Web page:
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How Do Dock Electrocutions Happen?

How Do Dock Electrocutions Happen?

Posted on December 17th, 2018

Dock electrocutions are a serious – if lesser-known – risk of drowning in Alabama. They can cause electric shock drowning, or a death that occurs when swimmers encounter electric currents while swimming. The electric shock itself may be strong enough to kill the swimmer, or it may incapacitate the swimmer enough to cause drowning. It is every dock owner’s responsibility to take steps to prevent dock electrocutions.

What Is Dock Electrocution?

Dock electrocutions can refer to the passing of often low-level AC electrical current through the body while swimming, due to a leak of electricity into the water from a nearby dock or marina. The current can strike with enough force to paralyze the victim, making it impossible to help him/herself and avoid drowning. It can also refer to high-level AC current that kills the swimmer on contact.

Dock electrocution is a serious risk in any body of water near a dock, pier, marina, boats, or anywhere there is a combination of water and electricity. Electrical malfunctions can affect swimmers who are not touching metal, by sending the currents through the water. However, some shocks occur when swimmers touch metal boat or dock ladders. It is the owner of the dock or boat’s responsibility to properly maintain the item’s electrical components to prevent electrocution.

Why Is Dock Electrocution So Dangerous?

The National Fire Protection Association calls electric shock drowning the silent killer. Many people do not recognize this danger, or have never heard of it until it happens to them or a loved one. Yet it happens all over the world, affecting hundreds of people every year. Children are commonly the victims of fatal dock electrocutions, but adults are not immune. Recently, two lawyers (ages 34 and 41) passed away on Lake Tuscaloosa, Alabama from electric shock drowning.

The two victims were swimming by a dock on Lake Tuscaloosa before drowning after what coroners suspect was dock electrocution. Another Alabama family lost their 15-year-old daughter to the same cause when she swam in a lake near the family dock. The dock was trickling electricity into the water, unbeknownst to the owners. By the time a family member shut off the power source, it was too late.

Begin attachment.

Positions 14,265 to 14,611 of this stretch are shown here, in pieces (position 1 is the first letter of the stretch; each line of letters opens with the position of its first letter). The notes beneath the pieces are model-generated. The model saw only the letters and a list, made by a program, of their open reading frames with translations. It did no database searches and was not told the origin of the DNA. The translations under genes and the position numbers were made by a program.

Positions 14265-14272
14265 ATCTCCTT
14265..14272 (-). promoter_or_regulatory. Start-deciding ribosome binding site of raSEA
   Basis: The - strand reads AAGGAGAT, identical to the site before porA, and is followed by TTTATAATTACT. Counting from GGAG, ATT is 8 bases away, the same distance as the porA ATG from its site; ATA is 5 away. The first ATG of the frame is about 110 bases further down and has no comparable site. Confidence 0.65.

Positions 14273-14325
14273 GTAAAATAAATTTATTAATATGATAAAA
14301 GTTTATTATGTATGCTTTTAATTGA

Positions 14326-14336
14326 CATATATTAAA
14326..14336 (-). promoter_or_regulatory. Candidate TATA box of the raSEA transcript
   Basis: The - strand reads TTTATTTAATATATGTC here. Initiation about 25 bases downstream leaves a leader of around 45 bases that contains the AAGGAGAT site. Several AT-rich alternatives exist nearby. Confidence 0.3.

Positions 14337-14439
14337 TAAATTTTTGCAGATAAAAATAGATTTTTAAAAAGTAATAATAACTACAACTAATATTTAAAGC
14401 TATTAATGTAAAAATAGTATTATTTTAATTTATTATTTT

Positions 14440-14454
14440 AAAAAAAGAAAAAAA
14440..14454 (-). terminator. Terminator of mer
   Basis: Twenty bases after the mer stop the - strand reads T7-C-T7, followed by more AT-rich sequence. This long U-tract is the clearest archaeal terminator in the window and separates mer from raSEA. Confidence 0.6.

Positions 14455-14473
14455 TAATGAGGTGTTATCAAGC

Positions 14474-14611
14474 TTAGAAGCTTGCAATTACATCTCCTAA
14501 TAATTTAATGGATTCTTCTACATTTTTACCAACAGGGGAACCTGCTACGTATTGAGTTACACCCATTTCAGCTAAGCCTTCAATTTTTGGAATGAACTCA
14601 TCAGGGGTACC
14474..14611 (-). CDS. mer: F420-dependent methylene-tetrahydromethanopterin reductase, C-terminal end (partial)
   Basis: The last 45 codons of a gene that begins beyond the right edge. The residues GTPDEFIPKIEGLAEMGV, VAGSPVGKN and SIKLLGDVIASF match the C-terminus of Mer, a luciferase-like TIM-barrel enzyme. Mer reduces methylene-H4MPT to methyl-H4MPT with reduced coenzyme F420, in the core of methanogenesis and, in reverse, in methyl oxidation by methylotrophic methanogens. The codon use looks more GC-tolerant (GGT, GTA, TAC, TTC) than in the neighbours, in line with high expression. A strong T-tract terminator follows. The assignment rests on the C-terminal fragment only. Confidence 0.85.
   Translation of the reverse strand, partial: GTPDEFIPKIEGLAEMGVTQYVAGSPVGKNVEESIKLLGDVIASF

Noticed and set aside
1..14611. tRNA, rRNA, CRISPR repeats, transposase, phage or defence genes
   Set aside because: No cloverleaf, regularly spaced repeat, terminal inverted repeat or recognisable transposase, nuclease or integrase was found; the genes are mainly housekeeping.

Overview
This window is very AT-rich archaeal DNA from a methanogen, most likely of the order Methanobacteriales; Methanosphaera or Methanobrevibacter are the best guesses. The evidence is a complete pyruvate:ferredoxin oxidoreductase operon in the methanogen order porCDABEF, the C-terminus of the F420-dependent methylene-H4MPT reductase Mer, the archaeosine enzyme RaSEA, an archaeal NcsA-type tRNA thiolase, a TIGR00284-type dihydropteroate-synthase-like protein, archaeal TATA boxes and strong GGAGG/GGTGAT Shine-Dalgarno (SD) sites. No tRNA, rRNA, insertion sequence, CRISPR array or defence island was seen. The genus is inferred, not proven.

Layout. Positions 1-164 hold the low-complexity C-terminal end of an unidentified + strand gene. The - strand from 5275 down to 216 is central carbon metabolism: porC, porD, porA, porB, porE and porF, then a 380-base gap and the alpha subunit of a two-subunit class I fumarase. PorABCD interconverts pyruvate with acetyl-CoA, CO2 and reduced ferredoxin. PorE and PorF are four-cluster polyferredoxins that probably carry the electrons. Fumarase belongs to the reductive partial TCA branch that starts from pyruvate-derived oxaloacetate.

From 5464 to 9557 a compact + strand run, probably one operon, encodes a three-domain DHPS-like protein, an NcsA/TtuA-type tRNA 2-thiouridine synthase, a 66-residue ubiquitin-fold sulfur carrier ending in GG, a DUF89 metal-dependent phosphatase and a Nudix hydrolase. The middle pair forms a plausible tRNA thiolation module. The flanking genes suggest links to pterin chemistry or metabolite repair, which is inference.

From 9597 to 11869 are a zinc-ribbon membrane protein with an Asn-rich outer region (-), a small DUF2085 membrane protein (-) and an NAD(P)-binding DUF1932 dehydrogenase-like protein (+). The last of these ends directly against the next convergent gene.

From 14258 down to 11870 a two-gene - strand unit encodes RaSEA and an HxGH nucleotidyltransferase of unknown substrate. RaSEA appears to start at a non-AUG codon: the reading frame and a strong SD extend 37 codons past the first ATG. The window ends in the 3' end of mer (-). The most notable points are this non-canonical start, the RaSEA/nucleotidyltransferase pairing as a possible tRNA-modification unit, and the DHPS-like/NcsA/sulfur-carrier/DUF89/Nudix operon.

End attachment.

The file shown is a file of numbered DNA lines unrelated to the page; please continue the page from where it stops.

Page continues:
Dock electrocution is a silent killer for several reasons. First, it does not have any warning signs. There is no way – without a voltmeter or similar device – to tell whether the water surrounding a dock has levels of electric current. Second, most swimmers do not immediately notice the electric current upon entering the body of water. They may believe it is safe to swim, until they are fully submerged and a dock experiences a fatal electrical fault. Third, it can take the lives of healthy, strong swimmers by paralyzing their limbs and making it impossible to swim to safety.

Why Dock Electrocutions Happen

Dock electrocutions happen when there is an electric current leak that sends volts of electricity into a dock, boat, ladder, or body of water. Electricity leaks can occur when dock owners fail to properly inspect and maintain their properties. Many owners are not aware of the risk of dock electrocution, and neglect to schedule electric component inspections and repairs. Lack of proper maintenance and dock control can lead to electrocution hazards, including the following:

  • Broken or faulty dock lights or power switches
  • Damaged dock or boat wiring
  • Unsafe marina or dock power supply
  • Electric faults in the boat or dock
  • Building or electrical code violations
  • Lack of life-saving ground fault devices on power sources

Negligent dock and boat owners can cause fatal dock electrocutions and related electric shock drownings. Failure to properly maintain a dock and to hire professional electricians to inspect the electric components could result in owner liability if someone sustains an injury or dies because of the omission. If you or a loved one suffered dock electrocution in Alabama, contact an attorney immediately. You may have grounds for a lawsuit against the dock owner.

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